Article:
Replacing parts of a roof often depends on a variety of factors. After your contractor has assessed the condition of your roof, both underneath (in your attic) and above (the exterior roofing conditions), he or she might decide that one approach makes more sense than the others. Here are two approaches to replacement roofing and why your contractor might select one over the other.
Patch Replacement Approach
You might have a section of roof that looks torn up or badly beaten. You may think that your entire roof has to come off and be replaced, but that is not necessarily the case. If your contractor does not notice any structural damage to any other areas of the roof, and there are no signs of water damage, mold or mildew, then he/she can do a "patch job."
Simply put, the contractor and the crew will only pull off the bad sections of roofing material and replace these sections only. As long as the trusses underneath are still sound, the contractor only needs to replace the messed up sections. If part of a truss needs repair as well, that can be included in the patch job so long as the little section of truss is not going to cause other issues with the parts of the roof that do not need repair or replacement (e.g., the truss is already bared because the damaged roof section was just over the top, which makes it easy to get to the damaged truss and repair it).
Whole Roof Replacement
You may not have expected a total roof replacement when you called your contractor, but now you may find that that is exactly what you are getting. Why would a contractor look at one small section of damaged roof and decide that the whole roof needs to go?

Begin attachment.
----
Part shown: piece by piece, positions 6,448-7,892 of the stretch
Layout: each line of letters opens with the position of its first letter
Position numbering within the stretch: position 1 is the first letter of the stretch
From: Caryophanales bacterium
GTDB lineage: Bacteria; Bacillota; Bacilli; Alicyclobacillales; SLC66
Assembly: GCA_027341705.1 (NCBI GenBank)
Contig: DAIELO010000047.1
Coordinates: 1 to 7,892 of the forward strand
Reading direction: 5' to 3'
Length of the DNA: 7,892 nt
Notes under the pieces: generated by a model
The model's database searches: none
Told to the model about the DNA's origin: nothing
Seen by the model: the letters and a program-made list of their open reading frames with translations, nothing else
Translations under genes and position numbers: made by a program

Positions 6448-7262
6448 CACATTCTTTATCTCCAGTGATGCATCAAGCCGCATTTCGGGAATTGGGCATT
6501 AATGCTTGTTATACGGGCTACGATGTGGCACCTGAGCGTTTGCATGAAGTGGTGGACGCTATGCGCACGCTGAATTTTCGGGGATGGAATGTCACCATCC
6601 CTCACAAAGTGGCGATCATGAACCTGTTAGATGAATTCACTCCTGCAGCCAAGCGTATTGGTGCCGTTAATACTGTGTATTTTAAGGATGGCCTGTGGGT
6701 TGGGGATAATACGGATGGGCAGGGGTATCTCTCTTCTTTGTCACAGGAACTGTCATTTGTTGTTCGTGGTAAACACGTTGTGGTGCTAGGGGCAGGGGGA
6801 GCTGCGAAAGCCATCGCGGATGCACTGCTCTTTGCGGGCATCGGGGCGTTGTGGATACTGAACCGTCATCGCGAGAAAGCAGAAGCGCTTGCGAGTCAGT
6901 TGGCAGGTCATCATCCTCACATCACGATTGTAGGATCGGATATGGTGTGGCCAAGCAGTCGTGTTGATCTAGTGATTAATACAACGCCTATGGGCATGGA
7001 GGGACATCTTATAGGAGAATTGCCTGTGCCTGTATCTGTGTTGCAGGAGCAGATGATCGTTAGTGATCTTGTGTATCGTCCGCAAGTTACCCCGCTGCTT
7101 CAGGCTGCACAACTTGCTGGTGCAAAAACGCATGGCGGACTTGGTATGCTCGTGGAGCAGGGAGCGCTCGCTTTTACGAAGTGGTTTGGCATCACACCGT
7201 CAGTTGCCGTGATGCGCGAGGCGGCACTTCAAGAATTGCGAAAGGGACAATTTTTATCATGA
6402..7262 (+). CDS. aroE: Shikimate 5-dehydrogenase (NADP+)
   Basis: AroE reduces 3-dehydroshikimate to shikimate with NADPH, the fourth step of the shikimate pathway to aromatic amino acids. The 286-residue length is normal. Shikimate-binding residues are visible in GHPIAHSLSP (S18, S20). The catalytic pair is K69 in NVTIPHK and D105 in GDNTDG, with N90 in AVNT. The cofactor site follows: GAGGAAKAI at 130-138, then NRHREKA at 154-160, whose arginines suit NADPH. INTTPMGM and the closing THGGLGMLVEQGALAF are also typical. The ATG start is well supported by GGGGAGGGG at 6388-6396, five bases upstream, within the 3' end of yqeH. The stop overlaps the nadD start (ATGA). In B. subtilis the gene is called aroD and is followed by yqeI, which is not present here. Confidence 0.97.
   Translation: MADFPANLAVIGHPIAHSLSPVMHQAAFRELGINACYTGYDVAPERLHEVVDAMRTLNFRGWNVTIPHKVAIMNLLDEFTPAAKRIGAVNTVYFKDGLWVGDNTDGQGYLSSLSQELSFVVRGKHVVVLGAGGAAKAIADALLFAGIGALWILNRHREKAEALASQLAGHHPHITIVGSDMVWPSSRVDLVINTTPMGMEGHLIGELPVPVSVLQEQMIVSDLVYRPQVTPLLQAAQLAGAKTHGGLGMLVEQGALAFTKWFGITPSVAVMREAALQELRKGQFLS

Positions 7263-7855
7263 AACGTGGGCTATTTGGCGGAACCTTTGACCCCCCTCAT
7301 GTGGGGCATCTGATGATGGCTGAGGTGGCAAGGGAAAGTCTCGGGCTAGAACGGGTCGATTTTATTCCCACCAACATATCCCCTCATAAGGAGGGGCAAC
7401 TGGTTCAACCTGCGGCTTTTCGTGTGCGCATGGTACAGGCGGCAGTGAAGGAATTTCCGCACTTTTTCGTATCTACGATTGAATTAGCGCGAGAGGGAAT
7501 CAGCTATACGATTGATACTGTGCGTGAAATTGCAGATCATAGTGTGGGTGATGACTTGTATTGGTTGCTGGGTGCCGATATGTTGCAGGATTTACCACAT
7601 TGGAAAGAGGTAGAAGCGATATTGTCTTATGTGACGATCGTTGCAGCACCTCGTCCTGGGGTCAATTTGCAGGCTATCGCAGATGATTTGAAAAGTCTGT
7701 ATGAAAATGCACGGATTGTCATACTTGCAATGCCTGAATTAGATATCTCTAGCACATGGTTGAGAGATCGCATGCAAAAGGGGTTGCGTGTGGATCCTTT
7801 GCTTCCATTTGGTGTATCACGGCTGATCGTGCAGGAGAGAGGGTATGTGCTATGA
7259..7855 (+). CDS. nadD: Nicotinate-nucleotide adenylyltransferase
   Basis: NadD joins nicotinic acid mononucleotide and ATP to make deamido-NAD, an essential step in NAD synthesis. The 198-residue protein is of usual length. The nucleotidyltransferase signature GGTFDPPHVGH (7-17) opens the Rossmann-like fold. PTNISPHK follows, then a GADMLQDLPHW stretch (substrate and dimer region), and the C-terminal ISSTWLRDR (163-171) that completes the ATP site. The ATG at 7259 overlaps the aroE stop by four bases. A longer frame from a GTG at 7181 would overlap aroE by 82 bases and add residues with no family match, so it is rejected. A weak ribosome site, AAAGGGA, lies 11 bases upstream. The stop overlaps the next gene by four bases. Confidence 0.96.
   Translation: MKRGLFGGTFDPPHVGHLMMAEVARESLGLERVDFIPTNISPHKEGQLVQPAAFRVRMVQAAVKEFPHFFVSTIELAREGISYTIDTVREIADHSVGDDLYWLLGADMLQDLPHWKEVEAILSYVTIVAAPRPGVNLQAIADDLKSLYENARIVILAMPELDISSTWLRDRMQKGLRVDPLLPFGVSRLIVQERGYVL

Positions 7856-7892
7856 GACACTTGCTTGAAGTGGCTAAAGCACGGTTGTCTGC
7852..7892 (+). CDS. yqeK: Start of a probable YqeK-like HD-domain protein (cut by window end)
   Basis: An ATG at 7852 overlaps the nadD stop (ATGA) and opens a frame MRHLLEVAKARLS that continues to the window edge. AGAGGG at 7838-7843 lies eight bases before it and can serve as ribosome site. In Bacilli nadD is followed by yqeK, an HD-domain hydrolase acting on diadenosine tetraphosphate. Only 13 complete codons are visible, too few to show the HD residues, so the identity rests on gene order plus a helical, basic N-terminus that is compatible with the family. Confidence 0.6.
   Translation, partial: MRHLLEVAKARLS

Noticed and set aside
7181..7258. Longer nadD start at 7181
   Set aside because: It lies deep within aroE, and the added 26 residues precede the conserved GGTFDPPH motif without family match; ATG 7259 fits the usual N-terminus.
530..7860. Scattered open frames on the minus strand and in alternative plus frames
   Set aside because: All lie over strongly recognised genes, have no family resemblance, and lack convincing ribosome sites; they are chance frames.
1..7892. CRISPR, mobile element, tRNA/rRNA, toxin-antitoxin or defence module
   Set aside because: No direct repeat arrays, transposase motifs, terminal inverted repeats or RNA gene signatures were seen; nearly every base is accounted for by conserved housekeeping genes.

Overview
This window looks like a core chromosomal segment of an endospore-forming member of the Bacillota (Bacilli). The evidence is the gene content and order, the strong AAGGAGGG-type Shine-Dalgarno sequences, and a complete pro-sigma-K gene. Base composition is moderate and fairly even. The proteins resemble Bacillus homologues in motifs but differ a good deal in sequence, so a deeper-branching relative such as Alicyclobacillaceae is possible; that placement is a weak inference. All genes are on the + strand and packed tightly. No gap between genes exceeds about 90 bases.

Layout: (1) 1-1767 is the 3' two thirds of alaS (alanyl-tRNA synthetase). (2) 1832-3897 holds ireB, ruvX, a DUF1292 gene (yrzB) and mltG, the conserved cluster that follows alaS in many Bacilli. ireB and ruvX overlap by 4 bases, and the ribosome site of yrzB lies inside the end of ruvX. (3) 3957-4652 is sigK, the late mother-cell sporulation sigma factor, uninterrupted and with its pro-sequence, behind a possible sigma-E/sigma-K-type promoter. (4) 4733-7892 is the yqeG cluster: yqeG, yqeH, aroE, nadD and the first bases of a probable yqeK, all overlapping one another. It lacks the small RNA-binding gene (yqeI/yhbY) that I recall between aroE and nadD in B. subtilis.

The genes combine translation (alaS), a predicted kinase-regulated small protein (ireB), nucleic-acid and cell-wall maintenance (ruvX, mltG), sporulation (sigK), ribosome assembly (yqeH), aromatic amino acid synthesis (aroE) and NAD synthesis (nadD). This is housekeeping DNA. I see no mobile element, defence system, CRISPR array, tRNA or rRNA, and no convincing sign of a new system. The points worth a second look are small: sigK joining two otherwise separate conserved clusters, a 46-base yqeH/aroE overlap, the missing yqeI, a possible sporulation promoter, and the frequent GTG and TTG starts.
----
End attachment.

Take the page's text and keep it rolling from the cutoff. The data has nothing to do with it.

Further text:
It could happen for any of the following reasons:
- There is severe water damage that has crept into other areas of the roof. While you cannot see it from the ground or on a ladder, your contractor spotted it during the initial inspection.
- More than one truss or support beam was affected by the damage on your roof. If two or more trusses are damaged, then more than just a small section of your roof needs to come off.
- There is a lot of mold and mildew damage spread throughout your attic and the roof itself. Mold remediation crews simply cannot rescue your roof and make it cost less than a replacement roof, so it makes better sense to remove the old roof entirely and start from scratch.
Usually, the more severe the seen or unseen damage, the more likely you will need your entire roof replaced. Contact a roof contractor, like Empire Roofing, for more information.